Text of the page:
Washington and South Dakota Launch Retail Sportsbooks Before NFL Kickoff
Jacob Snow/Icon Sportswire via Getty Images. Pictured: Washington Huskies logo.
Washington and South Dakota both opened their first legal retail sportsbooks Thursday, joining Arizona among a trio of states to take their inaugural wagers. Unlike Arizona, Washington and South Dakota will only accept bets within casino properties, but it nevertheless means two more states now given bettors at least one legal wagering option.
There are now 26 states (plus Washington D.C.) taking legal sports bets. Bettors in 17 of them can wager from at least one legal sportsbook via a mobile device within their respective state lines.
Washington, South Dakota and Arizona raced to open before the 2021 NFL regular season kicked off Thursday, allowing their respective sports betting options to capture the entirety of the most lucrative sport for American sportsbook operators. Connecticut, Louisiana, Maryland, Florida and Wisconsin all plan to open books before year’s end.
South Dakota Sportsbooks
South Dakota’s first retail sportsbooks opened in Deadwood, the historic gaming community. BetMGM sportsbooks at Tin Lizzie Gaming Resort and Cadillac Jack’s Gambling Resort were taking bets as of Thursday morning local time.
South Dakota voters overwhelmingly backed a 2020 constitutional amendment that allows sportsbooks at Deadwood as well as certain sovereign Native American casinos. Lawmakers considered legislation that would have allowed statewide mobile wagering, but instead settled on a less politically controversial retail-only bill.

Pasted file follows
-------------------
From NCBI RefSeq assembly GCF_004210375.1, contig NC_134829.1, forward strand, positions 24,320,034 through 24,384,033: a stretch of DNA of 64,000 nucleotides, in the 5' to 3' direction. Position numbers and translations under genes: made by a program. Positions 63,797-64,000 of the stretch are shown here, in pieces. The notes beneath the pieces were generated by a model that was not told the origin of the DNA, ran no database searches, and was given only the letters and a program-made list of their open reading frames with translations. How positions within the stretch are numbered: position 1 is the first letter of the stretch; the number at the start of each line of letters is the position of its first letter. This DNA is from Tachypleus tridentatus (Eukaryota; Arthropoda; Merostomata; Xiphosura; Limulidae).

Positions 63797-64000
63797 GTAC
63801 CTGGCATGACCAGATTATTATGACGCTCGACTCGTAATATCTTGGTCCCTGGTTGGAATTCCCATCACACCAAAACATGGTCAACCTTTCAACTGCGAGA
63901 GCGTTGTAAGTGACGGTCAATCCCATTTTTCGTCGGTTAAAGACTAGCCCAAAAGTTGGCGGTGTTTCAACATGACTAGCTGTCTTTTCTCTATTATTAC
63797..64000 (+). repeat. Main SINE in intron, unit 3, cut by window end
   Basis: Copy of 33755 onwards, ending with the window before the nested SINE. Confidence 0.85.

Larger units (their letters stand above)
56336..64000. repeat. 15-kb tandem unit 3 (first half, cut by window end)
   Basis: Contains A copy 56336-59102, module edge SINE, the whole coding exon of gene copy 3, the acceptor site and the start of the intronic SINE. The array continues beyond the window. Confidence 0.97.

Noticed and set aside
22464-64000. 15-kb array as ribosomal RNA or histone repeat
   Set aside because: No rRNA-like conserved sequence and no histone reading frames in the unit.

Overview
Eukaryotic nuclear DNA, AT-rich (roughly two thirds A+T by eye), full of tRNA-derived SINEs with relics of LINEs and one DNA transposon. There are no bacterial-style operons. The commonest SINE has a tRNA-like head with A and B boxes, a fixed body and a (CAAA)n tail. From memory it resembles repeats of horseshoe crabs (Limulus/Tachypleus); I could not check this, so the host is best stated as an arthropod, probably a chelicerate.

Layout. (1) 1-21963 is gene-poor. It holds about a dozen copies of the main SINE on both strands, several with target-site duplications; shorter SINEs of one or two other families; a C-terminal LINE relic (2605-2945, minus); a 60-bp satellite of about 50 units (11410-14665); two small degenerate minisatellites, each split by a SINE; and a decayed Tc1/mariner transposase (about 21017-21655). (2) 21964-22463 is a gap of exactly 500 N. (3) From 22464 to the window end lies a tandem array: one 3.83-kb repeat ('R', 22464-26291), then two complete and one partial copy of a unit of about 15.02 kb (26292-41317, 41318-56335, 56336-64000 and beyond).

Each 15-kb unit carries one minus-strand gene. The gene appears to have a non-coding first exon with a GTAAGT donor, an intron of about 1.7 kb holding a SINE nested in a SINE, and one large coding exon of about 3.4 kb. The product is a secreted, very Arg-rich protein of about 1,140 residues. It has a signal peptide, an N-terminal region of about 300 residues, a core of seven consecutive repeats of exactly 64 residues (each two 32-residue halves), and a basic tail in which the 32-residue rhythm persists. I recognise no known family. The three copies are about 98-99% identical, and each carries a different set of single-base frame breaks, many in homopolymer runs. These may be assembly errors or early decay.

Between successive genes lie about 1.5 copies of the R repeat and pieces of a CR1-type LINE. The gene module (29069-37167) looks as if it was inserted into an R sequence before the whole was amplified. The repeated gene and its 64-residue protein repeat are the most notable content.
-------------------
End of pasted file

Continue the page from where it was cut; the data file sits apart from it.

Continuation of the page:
IGT, a leading global sportsbook and gaming operator, as well as ISI, which already opened a retail and digital sportsbook in Colorado, have also applied to run books in Deadwood. There are more than two-dozen Deadwood casinos, many of which plan to open sportsbooks.
The first sportsbooks at Washington tribal casinos opened Thursday afternoon local time. Bettors can place mobile bets exclusively within casino properties of eligible tribal casinos.
The Snoqualmie Casino near Seattle took the state’s first legal sports bet Thursday. Eight additional tribes have earned federal approval to open sportsbooks, though not all are expected to do so in the coming weeks or months.
Unlike the commercial casinos in states such as South Dakota, gaming facilities on tribal lands are subject to federal regulations that require a compact between the tribes and their respective state government. Nine tribes signed such a deal earlier this year, allowing them to open sportsbooks, and more could do so in the coming months or years.
Arizona’s first online sportsbooks technically opened before its retail books, becoming the 16th state with multiple legal statewide mobile betting options.
FanDuel, DraftKings, BetMGM Caesars, WynnBet and Barstool Sportsbook all launched by Thursday morning. State law allows for up to 20 total online sportsbooks licenses with 18 already allocated, though it was unclear how many would go live by the end of 2021.
Arizona is also among the first states to permit in-stadium retail sportsbooks.
Gov. Doug Ducey, who signed the state’s sports betting bill into law in April, on Thursday helped christen the Caesars sportsbooks at Chase Field in Phoenix, home of MLB’s Arizona Diamondbacks. Footprint Center (NBA’s Phoenix Suns), State Farm Stadium (NFL’s Arizona Cardinals), TPC Scottsdale (PGA Tour’s Phoenix Open) and the Phoenix Raceway also plan to open sportsbooks.
A related gaming compact struck between Ducey and 19 Arizona gaming tribes will allow each to open retail sportsbooks at their respective gaming facilities.